Furthermore, God existed prior to the beginning of the universe; the beginning of the universe was not the beginning of God! According to Francis Schaeffer, “Although Genesis begins, ‘in the beginning,’ that does not mean that there was not anything before that. In John 17:24, Jesus prays to God the Father saying, ‘Thou lovedst me before the foundation of the world.’ Jesus says that God the Father loved Him prior to the creation of all else. And in John 17:5 Jesus asks the Father to glorify Him, Jesus Himself, ‘with the glory which I had with thee before the world was.’ There is, therefore, something that reaches back into eternity – back before the phrase ‘in the beginning.’ Christ existed, and He had glory with the Father, and He was loved by the Father before ‘in the beginning.’ In Ephesians 1:4 we read, ‘…he [God] hath chosen us in him [Christ] before the foundation of the world…’ Thus, before ‘in the beginning’ something other than a static situation existed. A choice was made, and that choice shows forth thought and will. We were chosen in Him before the creation of the world. The same thing is emphasized in 1 Peter 1:20, where the sacrificial death of Jesus is said to have been ‘fore-ordained before the foundation of the world.’ Likewise Titus 1:2 says that God promised eternal life ‘before the world began.’ This is very striking. How can a promise be made before the world began? To whom could it be made? The Scripture here speaks of a promise made by the Father to the Son or to the Holy Spirit because, after all, at this particular point of sequence there was no one else to make the promise to. Finally, the same point is made in 2 Timothy 1:9, where we read about God, ‘who hath saved us, and called us with an holy calling, not according to our works, but according to his own purpose and grace, which was given us in Christ Jesus before the world began.' We are faced, therefore, with a very interesting question: When did history begin? If one is thinking with the modern concept of the space-time continuum, then it is quite obvious that time and history did not exist before ‘in the beginning.’ But if we are thinking of history in contrast to an eternal, philosophic other or in contrast to a static eternal, then history began before Genesis 1:1” (Schaeffer, v2, p 8-9)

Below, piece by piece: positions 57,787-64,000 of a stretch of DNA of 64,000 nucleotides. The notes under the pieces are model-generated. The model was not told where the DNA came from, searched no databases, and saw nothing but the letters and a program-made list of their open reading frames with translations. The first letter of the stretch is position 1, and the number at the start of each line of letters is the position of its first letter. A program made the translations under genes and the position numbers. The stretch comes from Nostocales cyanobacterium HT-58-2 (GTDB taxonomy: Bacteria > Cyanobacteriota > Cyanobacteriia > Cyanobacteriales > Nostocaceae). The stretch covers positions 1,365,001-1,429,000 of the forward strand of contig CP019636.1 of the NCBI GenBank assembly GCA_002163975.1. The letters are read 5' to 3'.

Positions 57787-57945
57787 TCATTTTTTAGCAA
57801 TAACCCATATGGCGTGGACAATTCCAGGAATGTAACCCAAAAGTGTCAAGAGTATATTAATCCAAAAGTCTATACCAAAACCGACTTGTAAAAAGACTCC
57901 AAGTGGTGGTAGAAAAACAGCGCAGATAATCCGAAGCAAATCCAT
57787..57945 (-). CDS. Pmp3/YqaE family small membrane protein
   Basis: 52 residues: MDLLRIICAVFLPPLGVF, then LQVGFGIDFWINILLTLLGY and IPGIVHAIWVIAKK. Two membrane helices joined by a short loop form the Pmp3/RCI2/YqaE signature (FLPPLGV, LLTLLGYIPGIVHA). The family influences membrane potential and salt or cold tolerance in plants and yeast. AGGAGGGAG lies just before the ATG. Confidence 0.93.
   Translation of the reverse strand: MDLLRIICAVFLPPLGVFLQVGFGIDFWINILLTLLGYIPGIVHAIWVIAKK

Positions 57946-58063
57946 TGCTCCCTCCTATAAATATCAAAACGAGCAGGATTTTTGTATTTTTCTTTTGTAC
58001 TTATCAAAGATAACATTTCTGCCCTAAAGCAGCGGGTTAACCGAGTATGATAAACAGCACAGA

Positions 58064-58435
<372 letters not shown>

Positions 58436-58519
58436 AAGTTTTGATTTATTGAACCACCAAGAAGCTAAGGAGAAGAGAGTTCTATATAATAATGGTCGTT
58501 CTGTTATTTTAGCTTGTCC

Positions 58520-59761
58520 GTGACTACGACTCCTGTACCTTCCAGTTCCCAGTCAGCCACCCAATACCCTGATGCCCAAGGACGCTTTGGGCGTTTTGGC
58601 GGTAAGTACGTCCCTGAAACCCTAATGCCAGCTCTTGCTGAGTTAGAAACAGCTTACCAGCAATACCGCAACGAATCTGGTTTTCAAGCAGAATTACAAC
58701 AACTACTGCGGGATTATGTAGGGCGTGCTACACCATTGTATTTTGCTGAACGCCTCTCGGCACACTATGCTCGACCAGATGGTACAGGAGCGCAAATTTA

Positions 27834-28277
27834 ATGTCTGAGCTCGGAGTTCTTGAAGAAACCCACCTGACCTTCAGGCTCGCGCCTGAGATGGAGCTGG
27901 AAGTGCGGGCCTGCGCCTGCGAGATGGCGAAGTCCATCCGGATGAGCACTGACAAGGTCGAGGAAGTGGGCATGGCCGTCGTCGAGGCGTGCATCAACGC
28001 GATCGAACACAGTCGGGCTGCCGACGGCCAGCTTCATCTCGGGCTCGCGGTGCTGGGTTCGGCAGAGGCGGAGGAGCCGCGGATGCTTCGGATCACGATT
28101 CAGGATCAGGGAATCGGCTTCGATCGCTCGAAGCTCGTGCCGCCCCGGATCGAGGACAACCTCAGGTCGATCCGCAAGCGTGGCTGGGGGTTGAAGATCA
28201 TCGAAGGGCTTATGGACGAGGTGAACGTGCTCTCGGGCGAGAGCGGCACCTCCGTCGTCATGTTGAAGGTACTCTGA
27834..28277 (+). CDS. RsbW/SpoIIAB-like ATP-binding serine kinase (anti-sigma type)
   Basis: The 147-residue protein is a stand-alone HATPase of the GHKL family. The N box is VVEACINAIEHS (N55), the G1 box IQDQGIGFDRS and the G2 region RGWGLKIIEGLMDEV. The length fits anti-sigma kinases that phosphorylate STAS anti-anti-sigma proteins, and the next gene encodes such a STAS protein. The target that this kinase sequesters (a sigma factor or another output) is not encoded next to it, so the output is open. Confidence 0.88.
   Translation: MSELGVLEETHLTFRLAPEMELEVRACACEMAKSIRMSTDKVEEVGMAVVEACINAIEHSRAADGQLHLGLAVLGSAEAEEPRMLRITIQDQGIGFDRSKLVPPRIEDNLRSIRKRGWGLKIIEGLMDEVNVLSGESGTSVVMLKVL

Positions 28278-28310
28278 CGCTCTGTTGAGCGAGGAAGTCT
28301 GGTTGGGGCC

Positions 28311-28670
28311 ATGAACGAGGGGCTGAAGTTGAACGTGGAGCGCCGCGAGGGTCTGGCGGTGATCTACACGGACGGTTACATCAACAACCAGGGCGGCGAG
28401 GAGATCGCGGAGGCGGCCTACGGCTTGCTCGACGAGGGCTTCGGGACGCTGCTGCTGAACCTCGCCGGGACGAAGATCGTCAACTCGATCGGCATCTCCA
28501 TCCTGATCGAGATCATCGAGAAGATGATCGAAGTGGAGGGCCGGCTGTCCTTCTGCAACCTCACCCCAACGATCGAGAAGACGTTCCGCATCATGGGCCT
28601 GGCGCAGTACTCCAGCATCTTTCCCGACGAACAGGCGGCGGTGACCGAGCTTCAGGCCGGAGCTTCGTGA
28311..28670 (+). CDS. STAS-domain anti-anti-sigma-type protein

Scripture says: For I, the Lord, do not change (Mal 3:6).
The attribute of immutability does not mean God has a frozen, machine-like response to events. The Father, the Son and the Holy Spirit are living persons with uncountable emotions that surface in response to the affairs of creation. The three persons who are one God do not change their character, person or plan, but a variety of emotions rise to the surface as events transpire before them.
God must be transcendent, immanent, infinite, eternal and immutable to ensure a sound foundation for the Christian faith.